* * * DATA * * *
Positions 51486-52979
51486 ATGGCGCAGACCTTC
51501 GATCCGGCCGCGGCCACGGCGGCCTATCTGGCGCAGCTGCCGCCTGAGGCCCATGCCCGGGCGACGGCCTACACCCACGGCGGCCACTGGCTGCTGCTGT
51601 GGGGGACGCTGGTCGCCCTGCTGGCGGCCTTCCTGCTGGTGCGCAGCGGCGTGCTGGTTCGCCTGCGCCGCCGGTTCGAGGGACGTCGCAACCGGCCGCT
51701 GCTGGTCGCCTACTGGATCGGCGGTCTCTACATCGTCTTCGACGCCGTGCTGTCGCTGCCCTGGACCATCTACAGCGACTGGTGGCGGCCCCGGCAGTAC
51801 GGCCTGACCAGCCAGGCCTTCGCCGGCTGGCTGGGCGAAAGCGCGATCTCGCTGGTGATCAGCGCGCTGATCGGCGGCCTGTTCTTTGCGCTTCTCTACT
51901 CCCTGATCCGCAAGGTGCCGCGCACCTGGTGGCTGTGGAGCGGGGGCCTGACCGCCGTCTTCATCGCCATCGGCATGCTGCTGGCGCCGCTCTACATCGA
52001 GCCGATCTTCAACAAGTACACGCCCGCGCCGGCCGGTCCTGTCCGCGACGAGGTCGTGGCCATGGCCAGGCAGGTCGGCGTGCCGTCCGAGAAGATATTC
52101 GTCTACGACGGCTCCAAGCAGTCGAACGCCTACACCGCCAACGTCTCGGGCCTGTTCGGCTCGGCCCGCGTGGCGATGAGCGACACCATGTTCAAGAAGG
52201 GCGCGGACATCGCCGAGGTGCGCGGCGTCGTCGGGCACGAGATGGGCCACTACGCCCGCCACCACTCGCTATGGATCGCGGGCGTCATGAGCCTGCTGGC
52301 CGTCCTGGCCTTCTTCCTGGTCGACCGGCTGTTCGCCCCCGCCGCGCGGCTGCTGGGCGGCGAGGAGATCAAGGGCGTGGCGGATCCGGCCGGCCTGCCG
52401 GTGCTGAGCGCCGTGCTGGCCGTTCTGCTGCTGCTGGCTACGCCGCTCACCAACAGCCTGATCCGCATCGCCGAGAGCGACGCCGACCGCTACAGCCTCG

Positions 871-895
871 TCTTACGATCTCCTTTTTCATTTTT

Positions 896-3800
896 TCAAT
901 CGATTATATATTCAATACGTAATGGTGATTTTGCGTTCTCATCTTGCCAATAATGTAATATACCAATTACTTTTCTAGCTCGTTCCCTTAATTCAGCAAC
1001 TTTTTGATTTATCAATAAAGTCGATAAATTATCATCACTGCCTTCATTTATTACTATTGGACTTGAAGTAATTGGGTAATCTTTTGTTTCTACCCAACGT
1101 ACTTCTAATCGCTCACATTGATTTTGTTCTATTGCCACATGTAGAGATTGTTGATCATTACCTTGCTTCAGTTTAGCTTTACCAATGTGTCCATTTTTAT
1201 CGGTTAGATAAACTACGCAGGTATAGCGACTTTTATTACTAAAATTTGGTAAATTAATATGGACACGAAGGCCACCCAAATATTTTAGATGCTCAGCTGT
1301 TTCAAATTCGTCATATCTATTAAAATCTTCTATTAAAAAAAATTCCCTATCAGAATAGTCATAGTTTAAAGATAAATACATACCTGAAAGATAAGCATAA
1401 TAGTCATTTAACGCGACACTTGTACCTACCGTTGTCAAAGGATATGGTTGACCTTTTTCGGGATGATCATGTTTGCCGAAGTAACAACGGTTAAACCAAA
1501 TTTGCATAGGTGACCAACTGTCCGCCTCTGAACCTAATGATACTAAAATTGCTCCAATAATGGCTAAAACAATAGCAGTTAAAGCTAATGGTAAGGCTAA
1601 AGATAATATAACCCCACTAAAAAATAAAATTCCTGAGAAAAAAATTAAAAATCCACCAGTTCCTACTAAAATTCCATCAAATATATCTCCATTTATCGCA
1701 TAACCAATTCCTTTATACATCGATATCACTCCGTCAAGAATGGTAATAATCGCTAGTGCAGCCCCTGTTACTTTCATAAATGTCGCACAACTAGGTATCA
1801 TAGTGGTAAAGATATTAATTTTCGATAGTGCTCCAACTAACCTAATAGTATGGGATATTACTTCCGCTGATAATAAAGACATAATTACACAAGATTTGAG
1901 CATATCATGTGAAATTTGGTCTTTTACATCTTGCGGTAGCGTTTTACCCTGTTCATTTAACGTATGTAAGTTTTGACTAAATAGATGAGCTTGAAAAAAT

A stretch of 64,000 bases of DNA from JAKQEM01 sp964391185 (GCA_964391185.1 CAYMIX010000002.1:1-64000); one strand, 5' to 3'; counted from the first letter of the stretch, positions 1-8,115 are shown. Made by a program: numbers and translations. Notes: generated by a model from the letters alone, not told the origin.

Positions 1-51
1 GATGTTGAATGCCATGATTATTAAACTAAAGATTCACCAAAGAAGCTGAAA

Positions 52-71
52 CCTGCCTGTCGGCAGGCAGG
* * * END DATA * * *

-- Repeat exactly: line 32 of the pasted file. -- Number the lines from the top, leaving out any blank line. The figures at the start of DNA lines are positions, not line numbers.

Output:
52 CCTGCCTGTCGGCAGGCAGG